Volume > Issue > Communism: From Modernity's Vanguard to History's Rearguard

Communism: From Modernity’s Vanguard to History’s Rearguard

EDITORIAL

It’s been a matter of faith for Commu­nists that they represent the vanguard of modernity. Indeed, many anti-Communist observers have also long seen Communism in those terms. But now that Communism is in retreat throughout most of the world, that notion is difficult for anyone to sustain. Poland currently enjoys its first post-war non-Communist government. Vietnam has for a decade and a half been reunified and “liber­ated,” and its economy is a shambles. Several republics of the Soviet Union are itching for independence. And tens of thou­sands of East Germans have been clamoring — to the point of riot — to go west.

Comparing the two Germanies is reveal­ing. While East Germany has the highest standard of living of any Communist coun­try, it has never been able to emulate West Germany’s. To be sure, when the two German states were established 40 years ago, western Germany was already more prosperous. East German Communism vowed to catch up. It hasn’t — and it won’t. Is it fair to indict East Germany for this failure? Yes, because its government was sure of the superiority of its system and expected to catch up with West Germany and then overtake it. Moreover, if one considers the phenomenal growth of the Japanese economy vis-à-vis the U.S. econo­my over the last 40 years, it’s not unrealistic to suppose that one economy can catch up with another in the span of a generation or two.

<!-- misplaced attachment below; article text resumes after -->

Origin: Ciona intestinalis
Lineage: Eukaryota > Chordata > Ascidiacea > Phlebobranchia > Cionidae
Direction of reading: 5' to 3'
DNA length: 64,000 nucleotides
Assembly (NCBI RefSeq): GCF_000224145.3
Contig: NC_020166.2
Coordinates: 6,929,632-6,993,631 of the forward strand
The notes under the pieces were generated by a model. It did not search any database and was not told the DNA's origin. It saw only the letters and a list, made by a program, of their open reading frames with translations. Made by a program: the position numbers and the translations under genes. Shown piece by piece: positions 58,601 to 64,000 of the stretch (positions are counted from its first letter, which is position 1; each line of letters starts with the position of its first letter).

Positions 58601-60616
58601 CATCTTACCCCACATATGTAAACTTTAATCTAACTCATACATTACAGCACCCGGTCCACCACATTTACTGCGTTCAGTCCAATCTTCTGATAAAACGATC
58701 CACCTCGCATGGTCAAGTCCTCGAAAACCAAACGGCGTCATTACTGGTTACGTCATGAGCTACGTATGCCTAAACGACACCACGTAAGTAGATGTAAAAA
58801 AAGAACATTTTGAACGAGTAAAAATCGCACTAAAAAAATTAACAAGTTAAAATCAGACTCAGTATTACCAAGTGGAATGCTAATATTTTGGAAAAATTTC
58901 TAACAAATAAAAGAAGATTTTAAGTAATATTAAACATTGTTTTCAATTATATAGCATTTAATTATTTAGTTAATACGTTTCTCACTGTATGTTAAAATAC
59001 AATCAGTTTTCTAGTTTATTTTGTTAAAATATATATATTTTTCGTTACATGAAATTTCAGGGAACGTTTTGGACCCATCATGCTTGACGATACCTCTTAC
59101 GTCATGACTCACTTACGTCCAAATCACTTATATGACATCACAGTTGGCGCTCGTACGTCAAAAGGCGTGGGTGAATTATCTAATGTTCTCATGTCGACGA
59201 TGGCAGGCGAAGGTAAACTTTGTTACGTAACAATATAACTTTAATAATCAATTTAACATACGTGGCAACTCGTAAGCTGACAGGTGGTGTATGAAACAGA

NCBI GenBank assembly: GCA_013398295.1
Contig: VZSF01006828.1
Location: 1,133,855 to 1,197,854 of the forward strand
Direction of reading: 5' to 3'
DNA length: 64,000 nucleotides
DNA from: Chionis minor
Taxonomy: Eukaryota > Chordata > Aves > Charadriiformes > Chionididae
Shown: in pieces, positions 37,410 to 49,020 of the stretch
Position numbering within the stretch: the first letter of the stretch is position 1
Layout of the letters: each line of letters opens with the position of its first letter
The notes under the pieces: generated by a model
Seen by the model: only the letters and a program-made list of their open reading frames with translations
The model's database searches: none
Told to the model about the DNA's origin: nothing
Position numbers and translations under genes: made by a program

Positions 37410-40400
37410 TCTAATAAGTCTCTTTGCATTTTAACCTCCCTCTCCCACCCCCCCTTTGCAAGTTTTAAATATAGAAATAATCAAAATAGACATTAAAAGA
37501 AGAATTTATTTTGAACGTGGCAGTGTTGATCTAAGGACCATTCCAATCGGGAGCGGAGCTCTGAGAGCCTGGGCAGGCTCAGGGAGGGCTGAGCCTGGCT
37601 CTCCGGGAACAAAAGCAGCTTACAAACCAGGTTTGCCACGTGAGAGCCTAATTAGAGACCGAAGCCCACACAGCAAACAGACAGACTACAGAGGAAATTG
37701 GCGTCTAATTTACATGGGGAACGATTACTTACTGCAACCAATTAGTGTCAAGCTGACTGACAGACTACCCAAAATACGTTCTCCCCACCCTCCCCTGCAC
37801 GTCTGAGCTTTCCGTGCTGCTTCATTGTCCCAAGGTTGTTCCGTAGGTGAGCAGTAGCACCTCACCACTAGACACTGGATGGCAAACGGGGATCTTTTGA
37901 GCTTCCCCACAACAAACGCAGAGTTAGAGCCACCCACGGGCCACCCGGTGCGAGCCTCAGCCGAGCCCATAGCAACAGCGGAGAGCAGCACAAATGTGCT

Curiously, the failure of Communism is testimony to the triumph of modernity. For, while Communism is ideologically ultra­modern, the societies it has established are in many important respects anti-modern.

Again, take the two Germanies: Over the last 40 years West Germany has been culturally Americanized — i.e., modernized — at a rapid pace, while East Germany has remained the more culturally German — and traditional — of the two German societies. The sexual revolution hit West Germany long before it made any impact on East Germany. Narcotics are much more accessi­ble in West Germany than in the East. “Law and order,” that phrase dear to traditionalists, has been far more evident in the East than the West: City streets are safe at nights in East Berlin, but not necessarily in Munich or Frankfurt. Western visitors to the East complain that there’s nothing to do at night: East German cities close down early.

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